Grooming and gadgets for guys

Grooming is no longer just for women. Savvy guys already know this, and in fact, men’s grooming is now big business. Mintel reports that the men’s personal care market in the UK was worth £574 million in 2012 and is expected to rise by 6% by 2017. Why? Well, you may be dressing well, but you certainly don’t want your hair, skin or eyebrows to let you down. American entrepreneur Daymond John says it best: ‘Good grooming is integral and impeccable style is a must. If you don’t look the part, no-one will want to give you time or money.’ Furthermore, being well-groomed demonstrates attention to detail and enhances your professional image.

Given the myriad of products, gadgets and even apps on the market today to help you look your best, there’s no longer an excuse for not looking tip-top. Read on to find out more…

Go online…

If you are in need of some help but prefer to remain anonymous, there are a number of online resources that can help you look your best (not that I’m trying to do myself out of a job, you understand).   In recent years, the number of websites and apps geared towards men’s style and grooming has exploded. They can help you put outfits together, advise on how to tie a tie (or shoelaces), and keep you up to date with the latest grooming gadgets, techniques and outlets. Here are a few particularly useful resources:


  • Mr Porter: a shopping app (and website) allowing you to browse and buy clothing from international designers. The website also contains The Journal, with articles on a variety of lifestyle issues and styling subjects (free on iTunes)
  • Philips Grooming App: to help you find everything you ever wanted to know about shaving and beard styling, including ‘how to’ and personalised advice (available at Philips)
  • How to Tie a Tie: one of a number of apps available, covering a variety of knots (free on iTunes)


  • Fashion Beans: a fantastic source of advice on men’s fashion, lifestyle and tips on grooming. They also regularly rate their ‘top 10’ products (fragrance, skin care, etc)
  • Niven & Joshua: a very grown-up men’s skincare website, featuring exclusive and high-end brands, along with advice for the modern gentleman on specific issues such as acne, hair loss and rosacea
  • Mankind: site selling products for skin, hair, shaving and body. They also have ‘masterclasses’, giving step-by-step advice on dealing with ingrown hairs, combating oily skin and a range of other skin, haircare and grooming issues

Great gadgets

A quick caveat before I begin: I haven’t tried any of these !  But they’ve all had great reviews…

  • The Luna Cleansing System by Foreo: this non-abrasive silicone FOREO_LUNA_trade__Anti_Ageing_and_Facial_Cleansing_System_for_Men_1385466553device uses T-Sonic™ pulsations to remove dirt and prep skin for shaving. It also claims to lessen the appearance of fine lines, and is great for travel. Available on Mr Porter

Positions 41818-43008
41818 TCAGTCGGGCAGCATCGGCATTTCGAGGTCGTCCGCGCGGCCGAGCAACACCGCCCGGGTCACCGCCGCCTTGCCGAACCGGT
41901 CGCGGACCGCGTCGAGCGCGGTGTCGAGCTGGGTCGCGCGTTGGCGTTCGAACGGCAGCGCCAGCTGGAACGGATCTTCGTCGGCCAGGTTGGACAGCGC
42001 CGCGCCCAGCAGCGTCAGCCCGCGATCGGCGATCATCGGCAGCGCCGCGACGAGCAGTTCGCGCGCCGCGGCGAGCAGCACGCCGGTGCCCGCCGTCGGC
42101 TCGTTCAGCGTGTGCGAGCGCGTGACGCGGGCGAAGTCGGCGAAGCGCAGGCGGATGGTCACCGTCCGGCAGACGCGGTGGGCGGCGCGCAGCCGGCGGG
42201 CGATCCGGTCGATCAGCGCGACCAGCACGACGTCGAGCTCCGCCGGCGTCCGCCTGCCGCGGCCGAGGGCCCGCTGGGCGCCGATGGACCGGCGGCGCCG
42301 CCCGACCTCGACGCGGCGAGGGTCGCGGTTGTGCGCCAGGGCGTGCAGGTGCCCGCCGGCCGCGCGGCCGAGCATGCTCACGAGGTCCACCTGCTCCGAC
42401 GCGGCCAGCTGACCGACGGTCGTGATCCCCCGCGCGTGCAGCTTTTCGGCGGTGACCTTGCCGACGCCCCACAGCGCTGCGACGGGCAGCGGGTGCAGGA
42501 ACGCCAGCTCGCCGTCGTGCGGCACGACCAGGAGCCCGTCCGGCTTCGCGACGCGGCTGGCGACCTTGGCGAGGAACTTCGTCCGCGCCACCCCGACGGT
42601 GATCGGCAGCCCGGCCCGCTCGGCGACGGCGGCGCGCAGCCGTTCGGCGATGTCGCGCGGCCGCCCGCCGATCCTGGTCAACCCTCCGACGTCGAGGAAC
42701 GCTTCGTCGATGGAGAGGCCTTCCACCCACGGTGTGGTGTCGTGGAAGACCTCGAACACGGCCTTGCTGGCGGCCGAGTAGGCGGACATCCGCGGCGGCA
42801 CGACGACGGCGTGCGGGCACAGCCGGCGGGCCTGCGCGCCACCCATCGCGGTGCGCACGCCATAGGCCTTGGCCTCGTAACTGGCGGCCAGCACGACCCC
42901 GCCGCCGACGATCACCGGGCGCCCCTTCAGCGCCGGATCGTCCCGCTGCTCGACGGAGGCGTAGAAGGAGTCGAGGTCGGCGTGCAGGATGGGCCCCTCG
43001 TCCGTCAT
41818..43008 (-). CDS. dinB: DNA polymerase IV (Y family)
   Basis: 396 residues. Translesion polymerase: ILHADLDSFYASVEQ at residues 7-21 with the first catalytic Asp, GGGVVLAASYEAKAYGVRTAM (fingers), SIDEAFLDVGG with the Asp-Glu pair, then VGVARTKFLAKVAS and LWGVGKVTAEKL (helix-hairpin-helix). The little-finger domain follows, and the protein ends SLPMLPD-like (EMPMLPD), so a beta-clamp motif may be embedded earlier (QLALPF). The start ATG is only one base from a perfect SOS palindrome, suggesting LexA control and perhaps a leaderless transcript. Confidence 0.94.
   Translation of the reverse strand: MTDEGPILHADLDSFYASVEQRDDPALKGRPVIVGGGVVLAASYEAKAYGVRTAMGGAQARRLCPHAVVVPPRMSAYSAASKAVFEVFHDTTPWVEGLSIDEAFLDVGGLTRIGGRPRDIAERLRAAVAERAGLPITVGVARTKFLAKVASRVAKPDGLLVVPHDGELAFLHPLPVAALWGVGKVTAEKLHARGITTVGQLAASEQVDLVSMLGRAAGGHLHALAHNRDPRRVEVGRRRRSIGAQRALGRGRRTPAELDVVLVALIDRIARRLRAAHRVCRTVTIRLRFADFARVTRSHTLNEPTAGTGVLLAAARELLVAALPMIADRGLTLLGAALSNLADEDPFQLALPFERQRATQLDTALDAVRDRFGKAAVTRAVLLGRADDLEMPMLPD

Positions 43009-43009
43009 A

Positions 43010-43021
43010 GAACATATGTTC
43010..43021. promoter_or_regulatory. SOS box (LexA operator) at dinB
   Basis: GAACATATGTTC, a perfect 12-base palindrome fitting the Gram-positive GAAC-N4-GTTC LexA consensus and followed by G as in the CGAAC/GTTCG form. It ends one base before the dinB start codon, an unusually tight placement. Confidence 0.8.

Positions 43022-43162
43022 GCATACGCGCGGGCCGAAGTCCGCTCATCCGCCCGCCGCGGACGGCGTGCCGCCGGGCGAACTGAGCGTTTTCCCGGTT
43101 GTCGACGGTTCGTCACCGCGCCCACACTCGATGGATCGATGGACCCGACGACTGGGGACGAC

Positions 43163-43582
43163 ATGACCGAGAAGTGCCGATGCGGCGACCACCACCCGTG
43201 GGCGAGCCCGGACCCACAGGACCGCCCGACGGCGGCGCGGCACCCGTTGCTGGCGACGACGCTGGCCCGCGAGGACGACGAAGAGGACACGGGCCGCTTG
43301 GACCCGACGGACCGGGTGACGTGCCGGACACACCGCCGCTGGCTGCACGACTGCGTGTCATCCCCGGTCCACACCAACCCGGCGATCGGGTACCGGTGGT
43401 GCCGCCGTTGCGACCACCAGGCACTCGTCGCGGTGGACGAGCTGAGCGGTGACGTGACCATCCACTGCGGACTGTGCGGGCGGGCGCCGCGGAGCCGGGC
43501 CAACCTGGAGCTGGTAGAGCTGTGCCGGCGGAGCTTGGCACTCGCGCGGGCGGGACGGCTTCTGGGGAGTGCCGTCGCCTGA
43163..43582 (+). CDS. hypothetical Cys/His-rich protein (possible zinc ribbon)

• Braun Series 7 799 electric rechargeable wet and dry foil shaver: This was recently reviewed by the Telegraph as one of the five best men’s grooming gadgets. Evidently it can ‘read your face’ and adjusts its micro vibrations according to your hair density. It also has three shaving modes and only needs a five-minute charge for one cordless shave.  Available at Tesco
  • Panasonic ER-GN30 Nose & Facial Hair trimmer: I know, not a ER-GN30-K_1particularly pleasant item, but unfortunately, one that becomes a necessity as the years pass. This one uses a rotary cutting mechanism (so no chance of cutting yourself). Available on Amazon
  • Philips BG2036 Bodygroom – for hair below the neck. Self-explanatory really. I’ll leave you to check this one out. Just let me add that men’s body hair removal has now become mainstream, with a wide range of products available and many salons offering specific waxing services for gents. Available at Boots

Kitty on the catwalk

Photos courtesy of Malcolm Tam

Last week was Brighton Fashion Week, which is becoming quite a significant annual event in our fair city.  At the industry networking evening, I had the amazing good fortune of bumping into Valerie Goode, Creative CEO of Kitty Ferreira.  Valerie founded the label in 2013, after working in China and witnessing horrific pollution and environmental degradation there.  She says, ‘I returned to the UK vowing not to contribute to that by sourcing upcycled materials in the UK and, where possible, British-made materials to keep my carbon footprint as low as possible.’

Valerie is a trained commercial designer who produces eminently wearable clothes. She designs timeless and elegant ethical pieces that dispel the ‘hippy’ connotations of sustainable fashion. Her clothes have featured at London Fashion Week and have won several awards.

I saw her simple and chic spring/summer 2016 collection at the Sustain Fashion Show on the final evening, held in the imposing All Saint’s Church in Hove. The clothes were definitely elegant and wearable, had sex appeal (without being clingy), and featured some of my favourite elements: long fluid silhouettes, a mainly monochrome/neutral palette and gorgeous silky fabrics. I particularly loved the semi-sheer silk transparent jacket and black trousers.

Catwalk shows are usually about art rather than wearability, but I could picture myself meeting a client or attending an event in one of her dresses (or the jacket/trouser outfit). Moving away from the neutral palette, Valerie also showed a vibrant African-inspired print top with peg-shaped trousers.

And the name? Valerie named the label after her grandmother, who lived in the Caribbean and was upcycling long before it became a fashionable term.